Prostate-specific membrane antigen (PSMA) positron emission tomography (PET)/computed tomography (CT) is being used more frequently for prostate cancer (PCa) staging and for localization of recurrent disease [1].

International guidelines, including the guideline of the European Association for Urology (EAU) [2], have incorporated PSMA PET/CT and provide recommendation on its appropriate use. It is the consensus imaging modality in patients with rising PSA after radical treatment to confirm a diagnosis of oligorecurrent (metachronous) oligometastatic PCa [3]. In other clinical situations, such as PSA persistence after radical treatment, PSMA PET/CT is also recommended [2], while for initial staging of high-risk patients, the ultimate role of PSMA PET/CT is still debated. The most recent results of prospective trials are very promising [4, 5].

There are procedure guidelines for performing PSMA PET/CT endorsed by European Association of Nuclear Medicine (EANM) [1]. PSMA PET/CT is considered a potentially useful tool for evaluating responses to therapy, but there is lack of data regarding criteria to be used for evaluating PSMA PET/CT findings in relation to therapy response assessment [2, 4]. In recognition of the growing importance of PSMA radiopharmaceuticals in the diagnosis and treatment of patients with PCa, the EAU in collaboration with EANM recruited a panel of international experts in PCa within the fields of nuclear medicine, radiology, and urology, who met on February 21, 2020, in Amsterdam, The Netherlands, for an European consensus panel to formulate criteria for PSMA PET/CT-based response and progression in patients treated for metastatic PCa and when to use it. The main output of this meeting was the development of sets of consensus statements concerning PSMA PET/CT criteria for response assessment in various clinical scenarios for patients with metastatic PCa, and these are presented here.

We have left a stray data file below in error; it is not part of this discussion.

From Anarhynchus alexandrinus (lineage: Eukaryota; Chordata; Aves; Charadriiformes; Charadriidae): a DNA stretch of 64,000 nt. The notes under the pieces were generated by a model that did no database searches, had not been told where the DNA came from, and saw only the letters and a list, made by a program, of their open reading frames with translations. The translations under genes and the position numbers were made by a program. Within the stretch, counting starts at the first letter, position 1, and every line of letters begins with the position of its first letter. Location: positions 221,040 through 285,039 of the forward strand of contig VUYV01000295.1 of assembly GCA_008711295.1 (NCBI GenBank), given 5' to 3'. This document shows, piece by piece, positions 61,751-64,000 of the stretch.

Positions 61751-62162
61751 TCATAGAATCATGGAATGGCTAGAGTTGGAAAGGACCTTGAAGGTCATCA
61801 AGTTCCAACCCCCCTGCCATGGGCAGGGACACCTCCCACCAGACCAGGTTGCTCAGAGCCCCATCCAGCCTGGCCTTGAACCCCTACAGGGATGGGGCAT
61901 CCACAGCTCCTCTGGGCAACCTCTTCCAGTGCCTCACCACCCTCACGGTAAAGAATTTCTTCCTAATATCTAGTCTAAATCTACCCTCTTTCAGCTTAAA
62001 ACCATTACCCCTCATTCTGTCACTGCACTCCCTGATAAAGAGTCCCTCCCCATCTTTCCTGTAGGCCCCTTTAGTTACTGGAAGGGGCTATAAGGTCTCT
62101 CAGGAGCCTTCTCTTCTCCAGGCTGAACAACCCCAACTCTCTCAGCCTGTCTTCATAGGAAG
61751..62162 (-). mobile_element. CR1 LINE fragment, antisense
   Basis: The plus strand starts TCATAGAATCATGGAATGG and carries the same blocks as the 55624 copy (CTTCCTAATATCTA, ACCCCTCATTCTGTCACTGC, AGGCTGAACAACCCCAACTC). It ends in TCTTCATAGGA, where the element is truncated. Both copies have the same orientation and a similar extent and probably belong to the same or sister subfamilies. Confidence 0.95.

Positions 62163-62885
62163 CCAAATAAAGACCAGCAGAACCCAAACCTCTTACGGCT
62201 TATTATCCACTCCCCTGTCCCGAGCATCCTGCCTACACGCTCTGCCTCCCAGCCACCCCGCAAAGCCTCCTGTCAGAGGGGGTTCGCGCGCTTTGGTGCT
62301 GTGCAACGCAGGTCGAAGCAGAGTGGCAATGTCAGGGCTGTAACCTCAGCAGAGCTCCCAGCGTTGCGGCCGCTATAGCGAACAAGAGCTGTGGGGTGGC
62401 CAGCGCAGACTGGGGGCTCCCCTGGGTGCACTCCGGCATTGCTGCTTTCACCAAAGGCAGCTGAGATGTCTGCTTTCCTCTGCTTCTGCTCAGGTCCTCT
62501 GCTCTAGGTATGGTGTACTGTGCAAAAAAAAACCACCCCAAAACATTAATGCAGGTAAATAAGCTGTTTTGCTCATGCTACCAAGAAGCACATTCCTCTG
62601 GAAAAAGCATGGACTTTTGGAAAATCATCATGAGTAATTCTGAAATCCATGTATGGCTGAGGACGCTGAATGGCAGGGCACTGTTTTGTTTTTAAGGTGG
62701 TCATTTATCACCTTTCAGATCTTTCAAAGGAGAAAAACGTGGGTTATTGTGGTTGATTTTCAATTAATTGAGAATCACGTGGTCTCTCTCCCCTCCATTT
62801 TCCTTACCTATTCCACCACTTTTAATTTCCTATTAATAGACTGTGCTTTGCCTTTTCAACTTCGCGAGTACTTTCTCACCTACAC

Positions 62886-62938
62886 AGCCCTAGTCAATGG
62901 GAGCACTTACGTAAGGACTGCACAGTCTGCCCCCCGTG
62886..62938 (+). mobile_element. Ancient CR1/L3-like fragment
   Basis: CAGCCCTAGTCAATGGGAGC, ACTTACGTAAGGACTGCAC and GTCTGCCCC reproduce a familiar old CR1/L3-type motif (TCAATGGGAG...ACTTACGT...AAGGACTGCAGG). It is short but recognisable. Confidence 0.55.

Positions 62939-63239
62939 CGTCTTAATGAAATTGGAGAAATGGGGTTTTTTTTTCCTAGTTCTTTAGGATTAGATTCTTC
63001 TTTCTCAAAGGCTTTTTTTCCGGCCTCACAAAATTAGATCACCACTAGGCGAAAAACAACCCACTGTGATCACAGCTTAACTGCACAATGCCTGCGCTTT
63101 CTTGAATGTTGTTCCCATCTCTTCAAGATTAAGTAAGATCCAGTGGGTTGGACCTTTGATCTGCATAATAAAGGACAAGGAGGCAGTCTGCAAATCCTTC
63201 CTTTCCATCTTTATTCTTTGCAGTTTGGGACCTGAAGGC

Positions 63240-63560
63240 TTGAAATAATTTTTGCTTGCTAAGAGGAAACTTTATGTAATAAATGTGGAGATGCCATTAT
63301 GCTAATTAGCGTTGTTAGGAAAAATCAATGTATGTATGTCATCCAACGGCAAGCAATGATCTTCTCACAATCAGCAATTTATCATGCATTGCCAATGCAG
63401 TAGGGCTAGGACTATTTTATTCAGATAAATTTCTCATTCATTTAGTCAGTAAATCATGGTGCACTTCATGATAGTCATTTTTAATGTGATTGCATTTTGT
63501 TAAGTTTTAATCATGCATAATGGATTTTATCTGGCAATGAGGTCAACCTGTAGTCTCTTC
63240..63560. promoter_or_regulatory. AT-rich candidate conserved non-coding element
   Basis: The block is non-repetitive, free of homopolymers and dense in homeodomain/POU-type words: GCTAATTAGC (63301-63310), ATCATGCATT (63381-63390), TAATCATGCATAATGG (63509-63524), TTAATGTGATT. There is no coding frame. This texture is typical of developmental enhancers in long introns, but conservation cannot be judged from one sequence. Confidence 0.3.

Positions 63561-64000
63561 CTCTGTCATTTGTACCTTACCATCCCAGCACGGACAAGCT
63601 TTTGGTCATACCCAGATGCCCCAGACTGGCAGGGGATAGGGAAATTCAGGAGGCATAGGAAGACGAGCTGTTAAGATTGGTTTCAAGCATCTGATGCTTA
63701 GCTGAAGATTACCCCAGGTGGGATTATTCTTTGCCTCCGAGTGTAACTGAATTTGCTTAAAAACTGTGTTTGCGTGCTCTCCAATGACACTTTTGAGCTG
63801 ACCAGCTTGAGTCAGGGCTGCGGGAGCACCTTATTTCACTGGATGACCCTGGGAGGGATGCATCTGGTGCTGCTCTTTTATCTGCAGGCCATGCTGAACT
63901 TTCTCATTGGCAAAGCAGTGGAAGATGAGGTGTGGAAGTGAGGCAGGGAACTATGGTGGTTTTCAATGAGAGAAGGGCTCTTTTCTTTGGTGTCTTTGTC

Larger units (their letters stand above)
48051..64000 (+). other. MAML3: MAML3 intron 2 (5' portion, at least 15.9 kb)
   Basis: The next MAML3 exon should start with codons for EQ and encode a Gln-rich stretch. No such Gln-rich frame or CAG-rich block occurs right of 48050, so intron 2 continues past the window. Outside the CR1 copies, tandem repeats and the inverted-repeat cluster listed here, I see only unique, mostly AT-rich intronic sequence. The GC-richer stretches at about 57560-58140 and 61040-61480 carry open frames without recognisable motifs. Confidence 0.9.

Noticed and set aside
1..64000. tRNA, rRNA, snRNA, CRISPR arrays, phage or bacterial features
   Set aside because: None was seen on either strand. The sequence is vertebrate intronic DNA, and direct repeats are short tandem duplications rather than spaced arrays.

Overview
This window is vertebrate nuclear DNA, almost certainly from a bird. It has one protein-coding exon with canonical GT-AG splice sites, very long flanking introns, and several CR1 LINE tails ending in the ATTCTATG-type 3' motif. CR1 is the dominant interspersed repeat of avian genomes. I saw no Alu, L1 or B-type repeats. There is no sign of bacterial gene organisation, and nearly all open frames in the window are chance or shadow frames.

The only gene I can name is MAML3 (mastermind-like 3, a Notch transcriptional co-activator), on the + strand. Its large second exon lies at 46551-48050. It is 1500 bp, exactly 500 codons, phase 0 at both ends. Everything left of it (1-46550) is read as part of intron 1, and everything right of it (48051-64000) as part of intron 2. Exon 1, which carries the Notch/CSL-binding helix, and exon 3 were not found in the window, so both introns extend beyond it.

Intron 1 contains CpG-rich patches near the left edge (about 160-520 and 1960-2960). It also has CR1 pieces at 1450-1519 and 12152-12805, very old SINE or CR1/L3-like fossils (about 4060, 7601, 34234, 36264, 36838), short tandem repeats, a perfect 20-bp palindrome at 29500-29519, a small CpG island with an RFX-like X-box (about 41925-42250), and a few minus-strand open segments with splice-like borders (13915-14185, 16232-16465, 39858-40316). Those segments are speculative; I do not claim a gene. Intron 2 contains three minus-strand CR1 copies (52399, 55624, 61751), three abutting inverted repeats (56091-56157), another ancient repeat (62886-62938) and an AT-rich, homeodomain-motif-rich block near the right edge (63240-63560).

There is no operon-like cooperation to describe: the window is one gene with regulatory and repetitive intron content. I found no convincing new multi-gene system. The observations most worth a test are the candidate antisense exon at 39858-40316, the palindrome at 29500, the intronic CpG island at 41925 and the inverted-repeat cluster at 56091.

Materials and methods

A modified nominal group technique was used to reach consensus statements on PSMA PET/CT response assessment criteria [6, 7]. Ten weeks prior to meeting, each panelist received thematic topics concerning PSMA PET/CT response assessment along with relevant literature suggested by the panelists. The panelists (Stefano Fanti, Karolien Goffin, Boris Hadaschik, Ken Herrmann, Tobias Maurer, Daniela Oprea-Lager, Wim JG Oyen, Olivier Rouvière, and Anders Bjartell), all authors of this paper, are PCa experts in nuclear medicine (five panelists), radiology (one panelist), or urology (three panelists). A one-day meeting was held, where the thematic topics were again presented. The panelists were subsequently divided into two groups, each containing a balance of experts in the aforementioned specialties, to separately discuss these thematic topics in greater detail and develop statements related to the use of PSMA PET/CT. The breakout groups then reconvened, discussed all statements written by each subgroup, and created a combined list of statements organized under thematic topics.

For the scope of the present project, PSMA PET/CT refers to PET/CT imaging performed with PSMA-targeting radioligands (e.g., [68Ga]Ga-PSMA-11, [18F]F-PSMA-1007, [18F]DCFPyL).